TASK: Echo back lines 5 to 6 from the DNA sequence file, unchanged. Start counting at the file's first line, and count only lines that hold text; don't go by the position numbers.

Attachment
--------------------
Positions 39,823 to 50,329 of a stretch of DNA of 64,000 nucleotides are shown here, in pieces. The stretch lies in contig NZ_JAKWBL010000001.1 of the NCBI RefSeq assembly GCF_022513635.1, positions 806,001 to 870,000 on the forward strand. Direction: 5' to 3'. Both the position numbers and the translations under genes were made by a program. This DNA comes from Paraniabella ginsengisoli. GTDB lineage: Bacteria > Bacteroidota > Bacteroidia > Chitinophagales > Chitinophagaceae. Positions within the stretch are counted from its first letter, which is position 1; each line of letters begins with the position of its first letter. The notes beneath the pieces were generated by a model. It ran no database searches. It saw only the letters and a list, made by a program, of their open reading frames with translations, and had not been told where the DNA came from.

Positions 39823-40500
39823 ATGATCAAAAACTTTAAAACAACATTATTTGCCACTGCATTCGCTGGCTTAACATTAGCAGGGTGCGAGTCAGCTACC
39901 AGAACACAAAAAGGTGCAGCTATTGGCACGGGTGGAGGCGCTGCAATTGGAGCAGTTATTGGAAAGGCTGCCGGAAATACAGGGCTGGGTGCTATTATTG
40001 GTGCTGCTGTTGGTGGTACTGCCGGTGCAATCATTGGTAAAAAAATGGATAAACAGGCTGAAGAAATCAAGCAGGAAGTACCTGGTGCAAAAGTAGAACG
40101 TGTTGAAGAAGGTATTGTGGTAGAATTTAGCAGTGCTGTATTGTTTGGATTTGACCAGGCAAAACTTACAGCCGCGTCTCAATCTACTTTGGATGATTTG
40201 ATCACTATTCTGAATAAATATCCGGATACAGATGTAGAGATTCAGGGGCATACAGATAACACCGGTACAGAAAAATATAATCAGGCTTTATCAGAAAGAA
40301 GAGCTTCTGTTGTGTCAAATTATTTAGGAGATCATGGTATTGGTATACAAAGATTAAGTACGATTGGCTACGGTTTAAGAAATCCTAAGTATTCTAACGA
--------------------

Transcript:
40001 GTGCTGCTGTTGGTGGTACTGCCGGTGCAATCATTGGTAAAAAAATGGATAAACAGGCTGAAGAAATCAAGCAGGAAGTACCTGGTGCAAAAGTAGAACG
40101 TGTTGAAGAAGGTATTGTGGTAGAATTTAGCAGTGCTGTATTGTTTGGATTTGACCAGGCAAAACTTACAGCCGCGTCTCAATCTACTTTGGATGATTTG